Undergraduate Studies
HOME PEOPLE & PLACES UNDERGRADUATE STUDIES GRADUATE STUDIES NEWS & EVENTS ALUMNI
 
 General
  Overview  
  Research Participation  
  Academic Honesty  
 
 Academic Programs  
  Overview  
  General Plans  
  Honours Plan  
  BSc in Neuroscience
 
 Undergraduate Advice  
  Information  
  FAQs  
  Resources & Links  
 
 Course Information  
  Info & List  
  Course Outlines  
  Directed Studies
  Cooperative Education
  Lecture Recordings
  Course Offerings  
  2011-2012
  2012-2013
  2013-2014
  2014-2015
 
 Students' Websites
 
  Psyc. Students Union
 
  Undergraduate Journal
of Psychology
 

 

Undergraduate Studies in Psychology at SFU:
Overview
Contents

Introduction
Program Goals
Learning Outcomes


Introduction

Psychology may be defined as the scientific study of behaviour, thought, and feeling. The science of psychology relates to virtually every aspect of people's lives. Psychology plays an important role in solving human problems and promoting the well-being of individuals.

Psychology is both a scientific discipline and a profession. Working within a scientific discipline, psychologists use a variety of research methods for building and testing theories about behaviour. A general distinction can be made between basic research (which builds psychology's base of knowledge) and applied research (which tackles practical problems). The goal of basic research is to identify factors that influence or cause a particular type of behaviour, thought, or feeling. Applied psychologists make use of principles discovered through basic research to solve practical problems.

Students who are considering pursuing a degree in psychology should:

  • want to understand people,
  • be willing to undertake an orderly scientific approach to understanding the rich and complex nature of human behaviour, and
  • be willing to invest a great deal of time and effort in their studies.

Program Goals

The Department of Psychology is in the Faculty of Arts and Social Sciences, and the undergraduate study of psychology is part of a liberal arts education. Briefly, the goals of a liberal arts education are to enhance students' written and oral language skills, analytic and research skills, and interpersonal communication skills. Preparing students for specific careers is NOT a goal of a liberal arts degree. This may come as a surprise since you may be interested in taking an Undergraduate Degree in Psychology in order to prepare yourself for a career as an academic or applied professional psychologist. Indeed, many students do enter psychology with the belief that they will become clinical psychologists who will spend their professional lives giving therapy to clients suffering from mental problems such as depression, anxiety, or paranoia. However, although some students who major in psychology do pursue a professional career in applied or academic psychology, the vast majority do not. There is nothing particularly special about psychology in this regard. The same is true of other liberal arts disciplines; for example, most people with an Undergraduate Degree in History do not become professional historians, nor do those with an Undergraduate Degree in Philosophy become professional philosophers. In sum, the focus of an undergraduate program in psychology, including the undergraduate program at Simon Fraser University, is to meet the goals of a liberal arts education rather than to produce professional psychologists.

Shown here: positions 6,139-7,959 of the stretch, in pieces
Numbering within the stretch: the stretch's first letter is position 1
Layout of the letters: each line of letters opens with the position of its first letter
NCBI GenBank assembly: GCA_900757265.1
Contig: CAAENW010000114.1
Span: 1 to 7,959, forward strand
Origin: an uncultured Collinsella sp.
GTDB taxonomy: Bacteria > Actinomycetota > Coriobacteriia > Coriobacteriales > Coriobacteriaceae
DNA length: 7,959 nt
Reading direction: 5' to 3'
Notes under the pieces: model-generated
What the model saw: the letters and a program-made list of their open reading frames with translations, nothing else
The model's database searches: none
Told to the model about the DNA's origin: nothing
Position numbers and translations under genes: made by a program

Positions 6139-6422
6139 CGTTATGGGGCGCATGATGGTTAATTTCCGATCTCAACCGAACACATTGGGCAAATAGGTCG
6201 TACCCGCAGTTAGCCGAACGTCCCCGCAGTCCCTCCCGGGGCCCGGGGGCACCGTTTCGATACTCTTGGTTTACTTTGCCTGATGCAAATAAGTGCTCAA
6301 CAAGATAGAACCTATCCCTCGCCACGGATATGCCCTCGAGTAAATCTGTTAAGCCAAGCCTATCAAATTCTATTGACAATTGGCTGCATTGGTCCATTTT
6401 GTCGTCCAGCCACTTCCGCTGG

Learning Outcomes

Every undergraduate program is organized to facilitate students' acquisition of specific knowledge and skills. Four general goals of the undergraduate program in psychology can be identified. First, students with a B.A. in psychology should acquire knowledge of the central questions or issues in psychology, of the methods that are used to gather data relevant to these central questions, and of the range and quality of answers presently available. Second, through written and oral presentations, students should attain proficient language skills. Third, practice in the close and critical analysis of issues in psychology should improve students' empirical, analytical, and inferential skills, resulting in high levels of problem-recognition and problem-solving abilities. Finally, and perhaps most importantly, exposure to a variety of perspectives on central psychological issues should result in an enriched personal, social, and cultural life.

 
  Members' Site SFU Home  

Contact the Webmaster
Disclaimer